I am half tempted to omit entirely any discussion of chemical
fertilizers: to give a list of them, tell how to apply them, and let
the why and wherefore go. It is, however, such an important subject,
and the home gardener will so frequently have to rely almost entirely
upon their use, that probably it will be best to explain the subject as
thoroughly as I can do it in very limited space. I shall try to give
the theory of scientific chemical manuring in one paragraph.
We have already seen that the soil contains within itself some
available plant food. We can determine by chemical analysis the exact
amounts of the various plant foods--nitrogen, phosphoric acid, potash,
etc.--which a crop of any vegetable will remove from the soil. The idea
in scientific chemical manuring is to add to the available plant foods
already in the soil just enough more to make the resulting amounts
equal to the quantities of the various elements used by the crop grown.
In other words:
Available plant food elements in (
the soil, plus > == Amounts of food elements
Available chemical food elements ( in matured crop
supplied in fertilizers )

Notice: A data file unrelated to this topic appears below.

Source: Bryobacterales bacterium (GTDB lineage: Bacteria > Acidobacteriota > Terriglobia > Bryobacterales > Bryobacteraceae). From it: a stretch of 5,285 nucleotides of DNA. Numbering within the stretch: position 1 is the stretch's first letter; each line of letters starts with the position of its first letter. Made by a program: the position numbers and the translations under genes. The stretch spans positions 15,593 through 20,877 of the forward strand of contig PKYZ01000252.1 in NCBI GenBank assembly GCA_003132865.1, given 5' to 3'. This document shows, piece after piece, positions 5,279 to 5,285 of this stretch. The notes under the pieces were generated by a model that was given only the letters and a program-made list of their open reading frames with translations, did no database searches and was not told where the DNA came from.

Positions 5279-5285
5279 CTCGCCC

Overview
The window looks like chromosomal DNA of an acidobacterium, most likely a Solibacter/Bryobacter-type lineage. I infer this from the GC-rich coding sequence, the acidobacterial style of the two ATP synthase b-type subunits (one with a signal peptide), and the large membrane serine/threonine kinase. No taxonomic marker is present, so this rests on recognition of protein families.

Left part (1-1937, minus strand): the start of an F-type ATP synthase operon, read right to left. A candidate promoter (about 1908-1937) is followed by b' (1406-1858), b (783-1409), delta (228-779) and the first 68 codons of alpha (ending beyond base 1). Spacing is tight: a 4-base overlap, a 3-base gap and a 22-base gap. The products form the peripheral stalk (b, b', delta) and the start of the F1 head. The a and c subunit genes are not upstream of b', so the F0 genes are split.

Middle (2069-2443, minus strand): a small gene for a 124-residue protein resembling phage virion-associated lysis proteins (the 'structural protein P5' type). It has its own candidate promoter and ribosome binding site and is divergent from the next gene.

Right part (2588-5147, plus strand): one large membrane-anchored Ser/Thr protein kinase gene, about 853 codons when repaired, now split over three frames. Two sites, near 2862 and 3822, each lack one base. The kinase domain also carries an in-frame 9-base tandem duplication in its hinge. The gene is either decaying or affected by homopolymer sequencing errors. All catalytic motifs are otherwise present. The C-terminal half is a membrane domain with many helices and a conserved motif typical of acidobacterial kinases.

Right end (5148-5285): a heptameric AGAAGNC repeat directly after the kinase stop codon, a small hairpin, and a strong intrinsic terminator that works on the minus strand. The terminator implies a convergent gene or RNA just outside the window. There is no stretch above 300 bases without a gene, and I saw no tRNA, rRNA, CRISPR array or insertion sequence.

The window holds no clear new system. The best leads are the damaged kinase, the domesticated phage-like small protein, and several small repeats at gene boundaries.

That was the theory--a very pretty and profound one! The discoverers of
it imagined that all agriculture would be revolutionized; all farm and
garden practice reduced to an exact science; all older theories of
husbandry and tillage thrown by the heels together upon the scrap heap
of outworn things. Science was to solve at one fell swoop all the age-
old problems of agriculture. And the whole thing was all right in every
way but one--it didn't work. The unwelcome and obdurate fact remained
that a certain number of pounds of nitrogen, phosphoric acid and
potash--about thirty-three--in a ton of good manure would grow bigger
crops than would the same number of pounds of the same elements in a
bag of chemical fertilizer.
Nevertheless this theory, while it failed as the basis of an exact
agricultural science, has been developed into an invaluable guide for
using all manures, and especially concentrated chemical manures. And
the above facts, if I have presented them clearly, will assist the home
gardener in solving the fertilizer problems which he is sure to

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